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Title:
System for utilizing raisable and lowerable berths in compartments having a limited space
United States Patent 5031563
Abstract:
A system for optimal space utilization by using at least one raisable and lowerable berth. The at least one berth can be raised to a storage or day position and lowered to a service or night position by a driving motor operatively connected to the berth. The position of the berth is essentially horizontal in the storage as well as the service position. The berth is provided with guiding bodies for movable engagement along essentially vertical guide rails fastened adjacent to limiting walls of the compartment in question. The guide rails can also be a part of the bearing structure of the compartment. Below the berth there are arranged at least one permanently mounted, pivotable chair capable of being stowed and/or put down in a position to free the necessary space for lowering the berth to the night position.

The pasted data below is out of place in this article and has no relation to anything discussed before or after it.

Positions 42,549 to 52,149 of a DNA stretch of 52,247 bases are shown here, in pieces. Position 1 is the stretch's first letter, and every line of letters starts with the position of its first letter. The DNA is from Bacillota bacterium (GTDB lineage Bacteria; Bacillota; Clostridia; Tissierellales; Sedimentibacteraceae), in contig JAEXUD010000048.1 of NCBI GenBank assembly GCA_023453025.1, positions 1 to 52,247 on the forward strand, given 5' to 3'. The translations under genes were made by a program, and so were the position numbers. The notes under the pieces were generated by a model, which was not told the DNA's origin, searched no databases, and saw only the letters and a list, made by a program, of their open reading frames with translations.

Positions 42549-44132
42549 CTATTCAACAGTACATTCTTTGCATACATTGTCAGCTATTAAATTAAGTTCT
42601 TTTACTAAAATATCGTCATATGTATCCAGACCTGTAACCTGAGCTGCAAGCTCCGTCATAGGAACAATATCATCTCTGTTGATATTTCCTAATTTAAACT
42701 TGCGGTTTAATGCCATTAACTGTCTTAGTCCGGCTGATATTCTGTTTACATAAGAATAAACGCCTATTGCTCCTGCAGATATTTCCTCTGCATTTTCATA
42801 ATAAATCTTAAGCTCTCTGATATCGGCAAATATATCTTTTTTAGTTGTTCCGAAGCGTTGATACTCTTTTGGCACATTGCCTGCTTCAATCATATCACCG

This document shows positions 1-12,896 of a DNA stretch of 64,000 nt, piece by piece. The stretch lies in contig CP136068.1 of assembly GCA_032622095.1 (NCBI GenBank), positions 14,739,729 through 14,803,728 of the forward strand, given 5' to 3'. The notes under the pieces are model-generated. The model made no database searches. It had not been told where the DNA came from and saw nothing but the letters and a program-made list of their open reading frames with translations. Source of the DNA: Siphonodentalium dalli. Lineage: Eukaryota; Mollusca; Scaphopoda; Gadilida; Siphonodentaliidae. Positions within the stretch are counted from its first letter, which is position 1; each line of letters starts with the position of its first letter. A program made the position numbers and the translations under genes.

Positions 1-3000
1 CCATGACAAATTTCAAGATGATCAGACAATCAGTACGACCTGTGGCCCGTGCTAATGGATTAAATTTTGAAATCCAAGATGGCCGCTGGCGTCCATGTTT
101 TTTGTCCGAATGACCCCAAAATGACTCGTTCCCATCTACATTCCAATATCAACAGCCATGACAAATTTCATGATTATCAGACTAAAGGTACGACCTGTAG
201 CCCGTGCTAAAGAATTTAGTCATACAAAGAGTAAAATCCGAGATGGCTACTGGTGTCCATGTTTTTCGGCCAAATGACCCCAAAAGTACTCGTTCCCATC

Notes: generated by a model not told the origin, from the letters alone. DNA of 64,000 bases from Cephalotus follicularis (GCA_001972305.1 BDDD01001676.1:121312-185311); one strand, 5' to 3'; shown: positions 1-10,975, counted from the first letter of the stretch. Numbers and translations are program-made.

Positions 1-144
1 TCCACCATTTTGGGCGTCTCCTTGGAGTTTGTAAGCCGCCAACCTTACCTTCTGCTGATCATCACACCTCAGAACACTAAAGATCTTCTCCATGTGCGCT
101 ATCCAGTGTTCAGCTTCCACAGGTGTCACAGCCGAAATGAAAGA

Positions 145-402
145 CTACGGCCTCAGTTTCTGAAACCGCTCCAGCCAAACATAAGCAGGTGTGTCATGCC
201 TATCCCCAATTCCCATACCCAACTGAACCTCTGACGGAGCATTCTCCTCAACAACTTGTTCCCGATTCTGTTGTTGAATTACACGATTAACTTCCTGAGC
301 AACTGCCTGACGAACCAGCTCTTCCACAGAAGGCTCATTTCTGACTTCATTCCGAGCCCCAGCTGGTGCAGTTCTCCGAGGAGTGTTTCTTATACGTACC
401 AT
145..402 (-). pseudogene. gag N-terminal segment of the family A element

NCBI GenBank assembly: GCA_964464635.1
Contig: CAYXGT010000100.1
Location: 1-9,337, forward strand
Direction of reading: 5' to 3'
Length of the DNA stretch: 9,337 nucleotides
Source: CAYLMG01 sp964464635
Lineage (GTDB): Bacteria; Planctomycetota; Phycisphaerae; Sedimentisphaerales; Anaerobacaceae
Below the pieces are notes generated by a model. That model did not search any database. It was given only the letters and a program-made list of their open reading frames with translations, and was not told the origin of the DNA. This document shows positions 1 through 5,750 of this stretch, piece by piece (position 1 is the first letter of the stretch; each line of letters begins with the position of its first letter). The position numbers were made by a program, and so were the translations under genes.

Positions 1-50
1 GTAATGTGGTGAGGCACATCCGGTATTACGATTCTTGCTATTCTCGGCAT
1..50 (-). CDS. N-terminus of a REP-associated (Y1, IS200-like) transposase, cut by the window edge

Inventors:
Matre, Vigbjorn (Ormerudveien 59A, N-1410 Kolbotn, NO)
Application Number:
07/306111
Publication Date:
07/16/1991
Filing Date:
02/28/1989
Primary Class:
Other Classes:
5/9.1, 5/11, 5/118, 5/511, 105/318, 105/323, 114/363, 296/69, 296/138, 296/164, 296/190.02
International Classes:
B63B29/02; B60P3/38; B61D31/00; B62D33/06; B63B29/10; (IPC1-7): B63B29/10
Field of Search:
114/363, 114/71, 114/188, 114/189, 114/192, 105/317, 105/318, 105/323, 105/324, 5/10.2, 5/9.1, 5/11, 5/118, 5/510, 5/511, 297/217, 296/190
View Patent Images:
US Patent References:
3764159RESTRAINING DEVICE FOR A VEHICLE PASSENGEROctober, 1973Grime280/150B
2968048Hoist for bedsJanuary, 1961Roberge105/318
2843059Railway sleeping car bed latchJuly, 1958Norby et al.105/317
2783717Sleeping carMarch, 1957Meldrum105/317
2654895Sleeping car sectionOctober, 1953Stevens5/10B
2470853Berth arrangementMay, 1949Jones105/317
2383178Convertible seat structure for cabin cruisersAugust, 1945Edwards114/363
2323620Coach-sleeper vehicleJuly, 1943Parke et al.105/315
2245899Guard arm for protection of passengers in motor vehiclesJune, 1941Campbell280/748
2208521Sleeping car curtainJuly, 1940Clary105/324
Foreign References:
DE2348264April, 1974
DE2347275April, 1975
DE2617941October, 1977
DE2923223December, 1980
DE2927166January, 1981
DE3118337November, 1982
DE3430754March, 1986